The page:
The European Space Programme bolsters the EU Space policy in the fields of Earth Observation, Satellite Navigation, Connectivity, Space Research and Innovation and supports investments in critical infrastructure and disruptive technologies.
While striving to strengthen existing European space assets and services, it also target start-ups and SMEs, which develop innovative solutions based on space technologies, data and services. The EU Space Programme supports the European space industry and promotes the emergence of a European ‘New Space’ eco-system fostering entrepreneurship, innovation and new funding opportunities.
The following flagship components deliver European space-based services on a daily basis:
- COPERNICUS is the European Earth Observation (EO) system. It supports the management of the environment, helps to mitigate the effects of climate change and ensures safety and civil security across Europe. Copernicus is the first world provider of ‘big’ space data.
- GALILEO is a global satellite navigation and positioning system (GNSS) on which numerous EU economic sectors rely, from transport and agriculture to border management and search and rescue. Its 20cm accuracy makes Galileo a game changer for autonomous driving and commercial drones. Already more than 2.5 billion smartphones are Galileo-enabled.
- EGNOS is the European Geostationary Navigation Overlay Service: a reliable navigation signal improving the navigation services to aviation, maritime and land-based users over 30+ countries, and already operational in 426 airports and helipads.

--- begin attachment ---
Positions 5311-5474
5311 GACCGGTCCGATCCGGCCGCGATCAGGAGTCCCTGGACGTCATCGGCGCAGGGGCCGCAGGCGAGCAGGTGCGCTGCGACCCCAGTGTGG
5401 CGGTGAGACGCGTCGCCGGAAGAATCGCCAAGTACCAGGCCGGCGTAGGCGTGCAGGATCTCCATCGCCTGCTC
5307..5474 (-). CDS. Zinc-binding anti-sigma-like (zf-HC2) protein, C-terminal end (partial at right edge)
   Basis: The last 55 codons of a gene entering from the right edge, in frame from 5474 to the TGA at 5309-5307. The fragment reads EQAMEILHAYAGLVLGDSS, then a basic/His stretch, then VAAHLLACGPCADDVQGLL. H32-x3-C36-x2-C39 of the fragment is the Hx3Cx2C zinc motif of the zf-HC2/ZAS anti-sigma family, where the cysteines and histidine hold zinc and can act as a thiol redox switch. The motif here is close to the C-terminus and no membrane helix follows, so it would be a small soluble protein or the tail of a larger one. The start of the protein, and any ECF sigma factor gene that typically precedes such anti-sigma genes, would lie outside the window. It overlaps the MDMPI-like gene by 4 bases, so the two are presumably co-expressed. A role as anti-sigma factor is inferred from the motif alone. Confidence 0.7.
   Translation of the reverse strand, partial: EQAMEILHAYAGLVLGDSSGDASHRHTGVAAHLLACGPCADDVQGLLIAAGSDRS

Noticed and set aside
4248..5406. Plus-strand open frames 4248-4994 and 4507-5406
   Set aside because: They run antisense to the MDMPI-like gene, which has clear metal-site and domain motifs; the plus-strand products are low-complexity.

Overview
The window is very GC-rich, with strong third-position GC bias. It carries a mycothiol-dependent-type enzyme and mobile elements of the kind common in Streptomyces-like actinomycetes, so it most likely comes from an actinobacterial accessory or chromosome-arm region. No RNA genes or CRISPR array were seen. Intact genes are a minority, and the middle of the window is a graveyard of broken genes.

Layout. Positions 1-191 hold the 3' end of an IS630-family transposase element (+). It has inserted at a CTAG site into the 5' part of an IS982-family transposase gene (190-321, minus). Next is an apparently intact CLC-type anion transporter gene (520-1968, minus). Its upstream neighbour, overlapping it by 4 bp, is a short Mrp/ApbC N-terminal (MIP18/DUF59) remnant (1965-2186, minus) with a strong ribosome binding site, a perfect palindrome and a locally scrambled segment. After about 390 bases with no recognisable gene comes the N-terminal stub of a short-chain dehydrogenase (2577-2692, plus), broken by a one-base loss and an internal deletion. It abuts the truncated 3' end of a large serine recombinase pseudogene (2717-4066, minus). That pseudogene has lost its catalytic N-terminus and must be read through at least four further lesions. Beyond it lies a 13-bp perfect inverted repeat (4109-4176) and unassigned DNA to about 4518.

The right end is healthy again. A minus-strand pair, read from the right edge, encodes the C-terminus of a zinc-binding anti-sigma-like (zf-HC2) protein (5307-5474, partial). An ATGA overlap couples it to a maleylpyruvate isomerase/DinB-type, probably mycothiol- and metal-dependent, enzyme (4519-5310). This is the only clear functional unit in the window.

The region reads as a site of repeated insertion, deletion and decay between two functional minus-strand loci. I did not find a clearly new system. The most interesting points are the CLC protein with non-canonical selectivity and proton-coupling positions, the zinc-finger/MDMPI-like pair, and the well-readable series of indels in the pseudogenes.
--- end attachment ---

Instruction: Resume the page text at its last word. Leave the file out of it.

In February 2022, the European Commission proposed two new flagship initiatives to boost satellite-based secure connectivity and Space Traffic Management:
- EU space-based secure connectivity system will ensure worldwide access to secure and cost-effective satellite communications services, for governmental communications and commercial use. It aims to protect critical infrastructures, support surveillance and crisis management, as well as enable high-speed broadband everywhere in Europe to best anticipate future challenges of our economy.
Space Traffic Management: The exponential applications of space services involve more and more satellites, thus more traffic in space. As the congestion of satellites and debris threaten the viability of space infrastructure, the European Commission and the High Representative of the Union for Foreign Affairs and Security Policy have presented an EU approach on Space Traffic Management (STM). This would further strengthen the Union’s space surveillance and tracking capabilities (already providing collision avoidance services to more than 260 European spacecraft), and set clear standards and regulation for a safe, sustainable and secure use of space.
The EU Space Programme is implemented in close cooperation with the EU Member States, the European Union Agency for the Space Programme (EUSPA), the European Space Agency (ESA), EUMETSAT and many other stakeholders. Ensuring effective and efficient cooperation and coordination between these actors is essential to optimise the impact of European policies and investment in space. The Programme's main targets are decision-makers, public authorities, EU commercial and private users and others, such as researchers and nongovernmental organisations. Ultimately, the programme serves the needs of EU citizens. The information gathered by the EU-owned satellites and the services which they provide are a public good, freely accessible to all.